Drilling Holes in Ceramic Pots and Resin Planters – Southern Patio

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Drilling Drainage Hole in Navy Blue Resin Planter

By:  Chelsea Lipford Wolf

If you’ve ever looked up anything about taking care of plants, especially those planted in pots or containers, then you know properly drained soil is key! Plants don’t love their roots to be soggy. And I don’t blame them!

Soggy roots for extended periods of time can lead to root rot which is a disease many plants do not recover from.

But how do you get the soil to drain when there are no drainage holes? While some planters come with drainage holes, many do not. So here is how to create drainage holes in your ceramic or resin outdoor pots and planters. All you need is a drill, drill bit (wood or masonry depending on your planter), and some painter’s tape.

Resin Planters

For planters made from resin, the process is very straightforward. Using a standard drill and a 1/4” or smaller wood drill bit, drill a hole in the lowest part of your planter. If your resin planter is on the larger side, say 15” or wider, drill a second hole on the opposite side.

This hole size is plenty big for excess water to flow out and away from your plant’s roots while keeping the soil inside the container.

Wood Drill Bit For Holes in Resin Planters Resin Planter

Containers with Drainage Plugs

For resin containers that come with a drainage plug, like this 15.5” Whiskey Barrel, you can simply remove the plug!

Later down the road you can reinsert the plug and repurpose your planter as a drink bucket for your outdoor barbecue!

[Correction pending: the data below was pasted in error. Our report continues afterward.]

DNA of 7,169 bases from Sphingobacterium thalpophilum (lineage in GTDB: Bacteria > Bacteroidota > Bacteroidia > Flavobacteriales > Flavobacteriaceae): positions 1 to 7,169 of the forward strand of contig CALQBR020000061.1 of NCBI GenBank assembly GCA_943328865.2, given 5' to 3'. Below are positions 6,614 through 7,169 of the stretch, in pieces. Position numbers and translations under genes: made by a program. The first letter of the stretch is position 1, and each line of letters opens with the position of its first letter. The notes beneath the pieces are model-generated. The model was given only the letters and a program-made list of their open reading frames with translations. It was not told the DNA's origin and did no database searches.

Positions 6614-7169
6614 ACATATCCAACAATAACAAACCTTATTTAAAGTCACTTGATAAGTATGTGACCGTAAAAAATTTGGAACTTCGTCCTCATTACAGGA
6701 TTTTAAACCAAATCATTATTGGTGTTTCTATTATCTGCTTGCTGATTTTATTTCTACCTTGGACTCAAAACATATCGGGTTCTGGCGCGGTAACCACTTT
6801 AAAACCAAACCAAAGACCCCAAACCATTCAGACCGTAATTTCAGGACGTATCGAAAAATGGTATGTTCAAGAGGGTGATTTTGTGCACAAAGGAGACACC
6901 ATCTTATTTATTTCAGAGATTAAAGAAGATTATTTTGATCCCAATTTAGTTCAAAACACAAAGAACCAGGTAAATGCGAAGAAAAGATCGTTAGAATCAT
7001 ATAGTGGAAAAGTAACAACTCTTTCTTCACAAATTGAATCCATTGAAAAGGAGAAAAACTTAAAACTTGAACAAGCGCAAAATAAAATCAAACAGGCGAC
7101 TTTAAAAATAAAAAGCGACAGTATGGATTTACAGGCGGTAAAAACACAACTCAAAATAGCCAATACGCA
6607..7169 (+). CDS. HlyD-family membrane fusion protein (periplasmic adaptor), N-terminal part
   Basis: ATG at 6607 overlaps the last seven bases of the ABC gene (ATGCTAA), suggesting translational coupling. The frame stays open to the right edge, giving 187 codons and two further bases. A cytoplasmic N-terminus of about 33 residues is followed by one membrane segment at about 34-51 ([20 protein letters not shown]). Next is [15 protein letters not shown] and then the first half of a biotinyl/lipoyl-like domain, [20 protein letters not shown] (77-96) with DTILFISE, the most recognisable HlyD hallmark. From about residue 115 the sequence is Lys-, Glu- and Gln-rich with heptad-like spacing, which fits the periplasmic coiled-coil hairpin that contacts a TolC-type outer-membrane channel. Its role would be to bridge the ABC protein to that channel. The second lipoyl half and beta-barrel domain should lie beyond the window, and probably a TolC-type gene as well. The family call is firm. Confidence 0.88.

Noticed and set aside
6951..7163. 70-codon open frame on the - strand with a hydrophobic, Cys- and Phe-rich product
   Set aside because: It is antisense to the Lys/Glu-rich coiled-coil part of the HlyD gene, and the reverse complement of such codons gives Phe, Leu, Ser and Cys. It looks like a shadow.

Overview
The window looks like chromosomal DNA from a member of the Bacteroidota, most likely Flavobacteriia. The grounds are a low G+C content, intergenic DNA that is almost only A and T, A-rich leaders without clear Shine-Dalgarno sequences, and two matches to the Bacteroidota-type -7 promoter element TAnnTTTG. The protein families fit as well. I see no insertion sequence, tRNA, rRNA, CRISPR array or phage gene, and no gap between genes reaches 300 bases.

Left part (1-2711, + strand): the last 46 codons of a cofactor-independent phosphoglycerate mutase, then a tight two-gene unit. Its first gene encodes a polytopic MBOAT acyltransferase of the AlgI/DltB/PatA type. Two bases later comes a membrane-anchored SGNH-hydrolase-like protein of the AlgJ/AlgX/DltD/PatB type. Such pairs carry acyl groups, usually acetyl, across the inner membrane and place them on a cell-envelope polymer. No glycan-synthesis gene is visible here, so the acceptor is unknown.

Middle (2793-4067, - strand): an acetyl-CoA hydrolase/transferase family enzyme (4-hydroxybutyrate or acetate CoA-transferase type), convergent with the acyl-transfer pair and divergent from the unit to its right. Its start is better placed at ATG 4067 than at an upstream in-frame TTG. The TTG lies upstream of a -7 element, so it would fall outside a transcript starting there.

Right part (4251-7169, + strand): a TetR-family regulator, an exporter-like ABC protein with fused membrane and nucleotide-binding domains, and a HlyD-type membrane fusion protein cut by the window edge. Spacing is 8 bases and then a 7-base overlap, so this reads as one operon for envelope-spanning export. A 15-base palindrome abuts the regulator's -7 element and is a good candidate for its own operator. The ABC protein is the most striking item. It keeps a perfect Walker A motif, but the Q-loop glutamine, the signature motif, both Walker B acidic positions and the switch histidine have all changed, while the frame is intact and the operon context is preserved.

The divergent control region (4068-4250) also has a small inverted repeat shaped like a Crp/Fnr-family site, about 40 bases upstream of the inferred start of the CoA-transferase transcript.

Bottom of Resin Barrel Planter

Built-In Drainage Plug Removed from Resin Planter Built-in Drainage Plug Removed from Whiskey Barrel Planter

Drilling Holes in Ceramic Pots

Drilling holes in ceramic planters may seem scary or a no-go, but it’s just as straightforward as resin planters! You’ll need a drill bit intended for masonry surfaces. They generally have a flared tip on the end. And again, stay with a bit that’s 1/4” or smaller.

Masonry Drill Bit for Holes in Ceramic Planters

Next, apply a small piece of painter’s tape or masking tape to the underside of your planter. This will help keep the drill bit from wandering.

Set your drill bit in place, keeping it as upright and vertical as possible. Don’t force your drill or push it into the ceramic. Maintain enough pressure to keep in contact with the planter and let the drill bit do the work. After every 5 seconds or so, dip the end of the drill bit into a small cup of water. The bit gets HOT while cutting through the ceramic and the water helps cool it down and keep it going.

This process will take longer than a resin-based planter, but taking it slow and steady will ensure your planter doesn’t crack. Only drill one hole in ceramic planters for the same reason-reducing your chances of cracking.

Drilling Hole in Ceramic Planter with Drill Drainage Hole Drilled in Bottom of Ceramic Pot

Check out some other planter project ideas!

Planting a Spilled Flower Bed

Container Gardening in a Small Space